- Hypoglycemia: Hypoglycemia is the most common adverse reaction of insulin, including Tresiba®. Severe hypoglycemia can cause seizures, may be life-threatening or cause death. Hypoglycemia can impair concentration ability and reaction time; this may place the patient and others at risk in situations where these abilities are important (e.g., driving or operating other machinery). Hypoglycemia can happen suddenly and symptoms may differ in each patient and change over time in the same patient. Symptomatic awareness of hypoglycemia may be less pronounced in patients with longstanding diabetes, in patients with diabetic neuropathy, using drugs that block the sympathetic nervous system (e.g., beta-blockers) or who experience recurrent hypoglycemia. The long-acting effect of Tresiba® may delay recovery from hypoglycemia compared to shorter-acting insulins.
Risk Factors for Hypoglycemia: The risk of hypoglycemia generally increases with intensity of glycemic control. The risk of hypoglycemia after an injection is related to the duration of action of the insulin and, in general, is highest when the glucose lowering effect of the insulin is maximal. As with all insulins, the glucose lowering effect time course of Tresiba® may vary among different patients or at different times in the same patients and depends on many conditions, including the area of injection as well as the injection site blood supply and temperature. Other factors which may increase the risk of hypoglycemia include changes in meal pattern, changes in level of physical activity, or changes to concomitant drugs. Patients with renal or hepatic impairment may be at higher risk of hypoglycemia. Patients and caregivers must be educated to recognize and manage hypoglycemia. In patients at higher risk for hypoglycemia and patients who have reduced symptomatic awareness of hypoglycemia, increased frequency of blood glucose monitoring is recommended.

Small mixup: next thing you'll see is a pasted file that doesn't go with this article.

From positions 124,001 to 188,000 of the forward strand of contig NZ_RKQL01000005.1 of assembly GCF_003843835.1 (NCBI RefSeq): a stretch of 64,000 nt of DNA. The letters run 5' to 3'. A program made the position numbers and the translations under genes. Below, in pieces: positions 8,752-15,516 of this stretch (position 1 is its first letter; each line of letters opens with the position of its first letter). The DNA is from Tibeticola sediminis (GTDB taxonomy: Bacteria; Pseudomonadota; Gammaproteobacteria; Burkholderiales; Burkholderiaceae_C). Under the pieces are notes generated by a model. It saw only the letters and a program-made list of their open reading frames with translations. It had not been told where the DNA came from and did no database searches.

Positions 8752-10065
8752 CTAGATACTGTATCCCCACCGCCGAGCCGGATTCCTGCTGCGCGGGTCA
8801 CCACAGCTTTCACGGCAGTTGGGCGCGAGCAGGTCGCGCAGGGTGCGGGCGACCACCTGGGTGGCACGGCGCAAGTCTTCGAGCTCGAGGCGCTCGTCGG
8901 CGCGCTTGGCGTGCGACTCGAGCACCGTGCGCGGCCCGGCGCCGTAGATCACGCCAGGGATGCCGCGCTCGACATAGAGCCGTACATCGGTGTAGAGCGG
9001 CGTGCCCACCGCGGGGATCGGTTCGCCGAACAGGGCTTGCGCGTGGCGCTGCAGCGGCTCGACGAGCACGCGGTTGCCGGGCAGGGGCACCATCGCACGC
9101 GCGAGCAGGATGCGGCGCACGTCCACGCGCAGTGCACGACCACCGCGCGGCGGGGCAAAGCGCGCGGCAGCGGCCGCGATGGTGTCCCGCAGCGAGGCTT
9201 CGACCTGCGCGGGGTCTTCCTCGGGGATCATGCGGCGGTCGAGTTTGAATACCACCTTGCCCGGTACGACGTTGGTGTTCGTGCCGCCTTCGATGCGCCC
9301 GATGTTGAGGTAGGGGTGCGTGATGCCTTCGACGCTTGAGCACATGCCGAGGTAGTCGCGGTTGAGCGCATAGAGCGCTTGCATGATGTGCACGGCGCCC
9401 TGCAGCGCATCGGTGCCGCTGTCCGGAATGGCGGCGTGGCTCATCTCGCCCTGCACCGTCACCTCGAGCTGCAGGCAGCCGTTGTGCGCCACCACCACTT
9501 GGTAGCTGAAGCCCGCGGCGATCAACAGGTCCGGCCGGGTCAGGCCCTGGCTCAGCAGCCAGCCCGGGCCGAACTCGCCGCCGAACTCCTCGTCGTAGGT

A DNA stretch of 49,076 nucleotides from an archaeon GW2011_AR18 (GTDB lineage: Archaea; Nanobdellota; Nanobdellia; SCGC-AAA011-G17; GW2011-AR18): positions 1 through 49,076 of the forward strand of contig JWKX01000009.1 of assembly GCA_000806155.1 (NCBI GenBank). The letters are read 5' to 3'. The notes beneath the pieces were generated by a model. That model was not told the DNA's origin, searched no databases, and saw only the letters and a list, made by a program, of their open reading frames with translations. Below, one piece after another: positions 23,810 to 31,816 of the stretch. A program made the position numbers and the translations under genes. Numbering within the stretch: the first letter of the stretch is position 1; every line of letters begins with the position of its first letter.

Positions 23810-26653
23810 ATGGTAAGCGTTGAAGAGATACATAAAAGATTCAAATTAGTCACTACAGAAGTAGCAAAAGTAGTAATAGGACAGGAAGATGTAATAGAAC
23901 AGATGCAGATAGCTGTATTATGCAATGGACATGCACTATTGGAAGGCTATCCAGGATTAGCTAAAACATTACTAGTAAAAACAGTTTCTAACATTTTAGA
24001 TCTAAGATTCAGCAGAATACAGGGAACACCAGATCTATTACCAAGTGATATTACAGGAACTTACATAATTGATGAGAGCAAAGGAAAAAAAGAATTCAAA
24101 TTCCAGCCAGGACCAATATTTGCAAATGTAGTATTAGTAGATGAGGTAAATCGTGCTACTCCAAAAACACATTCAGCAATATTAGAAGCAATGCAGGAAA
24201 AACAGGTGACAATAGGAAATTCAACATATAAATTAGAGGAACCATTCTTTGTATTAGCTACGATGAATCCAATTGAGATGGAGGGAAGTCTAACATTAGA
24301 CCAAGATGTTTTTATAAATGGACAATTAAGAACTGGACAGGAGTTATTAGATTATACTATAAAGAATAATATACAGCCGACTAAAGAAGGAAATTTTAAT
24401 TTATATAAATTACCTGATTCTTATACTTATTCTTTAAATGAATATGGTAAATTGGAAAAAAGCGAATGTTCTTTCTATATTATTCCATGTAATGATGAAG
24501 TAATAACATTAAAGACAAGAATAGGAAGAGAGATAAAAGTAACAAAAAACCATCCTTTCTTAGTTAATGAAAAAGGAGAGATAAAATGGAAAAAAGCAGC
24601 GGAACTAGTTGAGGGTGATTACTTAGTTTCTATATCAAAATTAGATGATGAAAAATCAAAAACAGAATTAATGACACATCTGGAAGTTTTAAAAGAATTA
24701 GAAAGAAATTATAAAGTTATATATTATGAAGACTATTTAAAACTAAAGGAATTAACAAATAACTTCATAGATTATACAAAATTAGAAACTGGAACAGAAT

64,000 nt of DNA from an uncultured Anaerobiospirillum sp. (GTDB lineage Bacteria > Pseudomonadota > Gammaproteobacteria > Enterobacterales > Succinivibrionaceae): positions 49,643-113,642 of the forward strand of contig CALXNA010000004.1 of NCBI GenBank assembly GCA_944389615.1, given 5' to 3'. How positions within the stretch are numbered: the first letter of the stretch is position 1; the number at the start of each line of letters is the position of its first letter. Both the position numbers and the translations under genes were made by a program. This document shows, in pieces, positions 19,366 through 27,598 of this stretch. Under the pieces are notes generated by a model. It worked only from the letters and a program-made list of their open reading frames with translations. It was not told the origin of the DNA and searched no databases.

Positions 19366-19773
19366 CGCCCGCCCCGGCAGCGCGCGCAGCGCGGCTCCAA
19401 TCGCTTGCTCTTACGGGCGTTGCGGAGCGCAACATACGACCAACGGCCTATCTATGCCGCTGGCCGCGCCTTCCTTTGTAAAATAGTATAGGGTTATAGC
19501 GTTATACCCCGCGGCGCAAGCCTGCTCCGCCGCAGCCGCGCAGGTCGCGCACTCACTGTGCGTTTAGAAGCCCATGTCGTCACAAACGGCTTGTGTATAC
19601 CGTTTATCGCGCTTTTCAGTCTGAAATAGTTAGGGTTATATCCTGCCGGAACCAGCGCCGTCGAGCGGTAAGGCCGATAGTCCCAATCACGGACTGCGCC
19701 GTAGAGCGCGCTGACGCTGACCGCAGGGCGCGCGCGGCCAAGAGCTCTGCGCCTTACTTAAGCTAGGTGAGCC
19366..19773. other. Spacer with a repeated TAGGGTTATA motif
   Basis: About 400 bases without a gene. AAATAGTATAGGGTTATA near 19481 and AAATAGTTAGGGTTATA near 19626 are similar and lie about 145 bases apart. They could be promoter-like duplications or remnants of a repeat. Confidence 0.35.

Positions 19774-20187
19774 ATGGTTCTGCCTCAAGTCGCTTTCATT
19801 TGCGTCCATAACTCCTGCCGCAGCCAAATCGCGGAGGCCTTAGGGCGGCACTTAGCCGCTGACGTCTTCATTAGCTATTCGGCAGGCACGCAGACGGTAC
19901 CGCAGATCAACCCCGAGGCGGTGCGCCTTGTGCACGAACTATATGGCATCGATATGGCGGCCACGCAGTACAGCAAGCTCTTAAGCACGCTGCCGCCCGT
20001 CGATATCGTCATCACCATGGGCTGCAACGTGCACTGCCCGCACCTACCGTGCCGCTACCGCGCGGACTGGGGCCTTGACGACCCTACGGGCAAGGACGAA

- Hypoglycemia Due to Medication Errors: Accidental mix-ups between insulin products have been reported. To avoid medication errors between Tresiba® and other insulins, always instruct patients to always check the insulin label before each injection. To avoid dosing errors and potential overdose, never use a syringe to remove Tresiba® from the Tresiba® FlexTouch® disposable insulin prefilled pen.
- Hypersensitivity Reactions: Severe, life-threatening, generalized allergy, including anaphylaxis, can occur with insulins, including Tresiba®. If hypersensitivity reactions occur, discontinue Tresiba®; treat per standard of care and monitor until symptoms and signs resolve.
- Hypokalemia: All insulins, including Tresiba®, cause a shift in potassium from the extracellular to intracellular space, possibly leading to hypokalemia. Untreated hypokalemia may cause respiratory paralysis, ventricular arrhythmia, and death. Monitor potassium levels in patients at risk for hypokalemia and treat if indicated.
- Fluid Retention and Heart Failure with Concomitant Use of PPAR-gamma Agonists: Fluid retention and heart failure can occur with concomitant use of thiazolidinediones (TZDs), which are PPAR-gamma agonists, and insulin, including Tresiba®. Patients should be observed for signs and symptoms of heart failure. If heart failure occurs, dosage reduction or discontinuation of the TZD must be considered.
- Adverse reactions commonly associated with Tresiba® are hypoglycemia, allergic reactions, injection site reactions, lipodystrophy, pruritus, rash, edema, and weight gain.
- There are certain drugs that may cause clinically significant drug interactions with Tresiba®.
- Drugs that may increase the risk of hypoglycemia: antidiabetic agents, ACE inhibitors, angiotensin II receptor blocking agents, disopyramide, fibrates, fluoxetine, monoamine oxidase inhibitors, pentoxifylline, pramlintide, salicylates, somatostatin analog (e.g., octreotide), sulfonamide antibiotics, GLP-1 receptor agonists, DPP-4 inhibitors, and SGLT-2 inhibitors
- Drugs that may decrease the blood glucose lowering effect: atypical antipsychotics (e.g., olanzapine and clozapine), corticosteroids, danazol, diuretics, estrogens, glucagon, isoniazid, niacin, oral contraceptives, phenothiazines, progestogens (e.g., in oral contraceptives), protease inhibitors, somatropin, sympathomimetic agents (e.g., albuterol, epinephrine, terbutaline), and thyroid hormones
- Drugs that may increase or decrease the blood glucose lowering effect: alcohol, beta-blockers, clonidine, lithium salts, and pentamidine
- Drugs that may blunt the signs and symptoms of hypoglycemia: beta-blockers, clonidine, guanethidine, and reserpine
Please click here for Tresiba® Prescribing Information.